After redshirting his freshman year — Scott still got to travel to every game in the 2012 season behind then-long snapper Jordan Cowart — he took over long snapping duties in 2013. And to illustrate how good he’s been at them: Scott’s name has barely come up in coach Brian Kelly’s various press conferences over the last four seasons (and he was mentioned by Kelly earlier this year as the only player whose job wasn't in jeopardy).
“I think maybe that is the best compliment, when you do not talk about your long snapper for four years, that's a pretty remarkable thing to be that efficient,” Kelly said. “To be that consistent over four years is pretty amazing, what he's been able to accomplish here.
“It's unfortunate that he doesn't get as much of the talk, but it is one of those positions that if you don't hear about him he's doing a pretty good job.”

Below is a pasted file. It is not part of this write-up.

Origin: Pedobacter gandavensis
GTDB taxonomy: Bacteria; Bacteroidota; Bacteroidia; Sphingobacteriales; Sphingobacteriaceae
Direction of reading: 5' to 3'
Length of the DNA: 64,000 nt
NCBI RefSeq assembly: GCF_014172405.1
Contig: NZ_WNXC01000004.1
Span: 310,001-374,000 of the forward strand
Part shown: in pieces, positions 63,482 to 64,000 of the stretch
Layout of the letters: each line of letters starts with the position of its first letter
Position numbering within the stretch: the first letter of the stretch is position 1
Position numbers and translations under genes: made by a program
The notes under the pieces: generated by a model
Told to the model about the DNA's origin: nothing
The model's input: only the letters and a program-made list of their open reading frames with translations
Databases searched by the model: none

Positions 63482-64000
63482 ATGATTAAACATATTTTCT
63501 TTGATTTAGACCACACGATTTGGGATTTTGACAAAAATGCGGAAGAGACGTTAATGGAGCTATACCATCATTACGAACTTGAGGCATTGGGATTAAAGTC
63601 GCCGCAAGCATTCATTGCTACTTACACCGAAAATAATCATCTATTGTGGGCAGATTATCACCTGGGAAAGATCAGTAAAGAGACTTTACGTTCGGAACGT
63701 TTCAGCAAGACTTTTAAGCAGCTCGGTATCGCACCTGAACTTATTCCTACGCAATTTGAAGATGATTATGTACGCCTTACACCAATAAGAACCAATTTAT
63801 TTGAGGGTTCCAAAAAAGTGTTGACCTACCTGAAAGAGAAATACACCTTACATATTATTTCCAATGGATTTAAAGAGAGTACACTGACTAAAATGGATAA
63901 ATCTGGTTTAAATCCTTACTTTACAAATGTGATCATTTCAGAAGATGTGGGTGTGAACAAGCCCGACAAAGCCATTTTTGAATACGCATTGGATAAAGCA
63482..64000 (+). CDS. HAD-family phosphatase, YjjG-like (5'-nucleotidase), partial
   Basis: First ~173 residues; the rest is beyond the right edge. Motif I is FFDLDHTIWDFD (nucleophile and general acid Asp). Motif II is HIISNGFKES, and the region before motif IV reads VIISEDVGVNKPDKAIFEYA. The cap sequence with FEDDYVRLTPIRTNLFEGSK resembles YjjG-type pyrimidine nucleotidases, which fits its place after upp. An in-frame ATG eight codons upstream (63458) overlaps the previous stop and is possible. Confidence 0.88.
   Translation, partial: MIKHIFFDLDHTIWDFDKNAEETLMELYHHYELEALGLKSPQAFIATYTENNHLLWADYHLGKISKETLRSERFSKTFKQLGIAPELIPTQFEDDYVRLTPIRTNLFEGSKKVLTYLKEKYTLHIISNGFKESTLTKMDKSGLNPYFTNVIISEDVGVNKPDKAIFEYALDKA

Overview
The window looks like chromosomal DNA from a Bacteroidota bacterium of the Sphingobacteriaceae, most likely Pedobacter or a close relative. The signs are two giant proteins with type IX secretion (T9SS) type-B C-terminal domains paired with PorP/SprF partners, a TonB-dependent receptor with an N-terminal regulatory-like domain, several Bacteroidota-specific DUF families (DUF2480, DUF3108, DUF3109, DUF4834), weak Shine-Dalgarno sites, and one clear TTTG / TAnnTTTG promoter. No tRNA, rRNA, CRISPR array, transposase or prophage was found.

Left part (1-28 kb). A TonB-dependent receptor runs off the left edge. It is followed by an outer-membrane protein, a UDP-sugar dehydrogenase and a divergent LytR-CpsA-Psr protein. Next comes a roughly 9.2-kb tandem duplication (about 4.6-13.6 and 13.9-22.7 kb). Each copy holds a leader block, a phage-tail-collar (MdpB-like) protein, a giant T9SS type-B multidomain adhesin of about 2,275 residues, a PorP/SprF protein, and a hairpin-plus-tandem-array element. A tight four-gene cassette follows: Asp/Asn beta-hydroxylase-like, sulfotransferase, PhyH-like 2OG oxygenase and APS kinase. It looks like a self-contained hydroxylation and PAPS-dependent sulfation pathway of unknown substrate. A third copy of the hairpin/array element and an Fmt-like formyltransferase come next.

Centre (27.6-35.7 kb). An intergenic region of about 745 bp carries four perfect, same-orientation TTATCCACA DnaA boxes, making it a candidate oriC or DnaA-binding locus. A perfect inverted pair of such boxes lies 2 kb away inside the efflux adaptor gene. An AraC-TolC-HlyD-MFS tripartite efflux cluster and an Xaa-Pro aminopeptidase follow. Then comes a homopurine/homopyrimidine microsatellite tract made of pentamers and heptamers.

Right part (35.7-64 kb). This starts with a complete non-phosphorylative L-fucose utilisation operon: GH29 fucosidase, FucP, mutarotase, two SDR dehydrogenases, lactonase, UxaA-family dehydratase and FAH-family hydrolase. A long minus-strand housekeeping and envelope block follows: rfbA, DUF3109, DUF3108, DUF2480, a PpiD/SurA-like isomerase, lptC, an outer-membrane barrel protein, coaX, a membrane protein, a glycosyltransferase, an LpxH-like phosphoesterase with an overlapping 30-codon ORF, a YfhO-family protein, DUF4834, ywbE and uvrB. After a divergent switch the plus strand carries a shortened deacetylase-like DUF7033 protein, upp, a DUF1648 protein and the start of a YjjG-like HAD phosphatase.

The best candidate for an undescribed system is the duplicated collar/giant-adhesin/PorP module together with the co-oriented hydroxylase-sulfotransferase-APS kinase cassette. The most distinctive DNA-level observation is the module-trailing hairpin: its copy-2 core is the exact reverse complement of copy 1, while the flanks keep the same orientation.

Scott spent the 2015 season snapping to DeShone Kizer, who said Scott's snapping “consistency is second to none.” And Kizer laughed when asked who throws a better spiral, him or Scott.
“I think it's been proven that Scott does a better spiral than I do,” Kizer said (Scott said Kizer throws a better spiral than him, for what it’s worth).
And that brings things back to the starting point of Scott’s relationship with Mannelly. The first thing Mannelly does when he meets a prospective long snapper is toss the player a football and tell him to throw it back. If the player can throw a good spiral, he has the skillset to develop into a long snapper.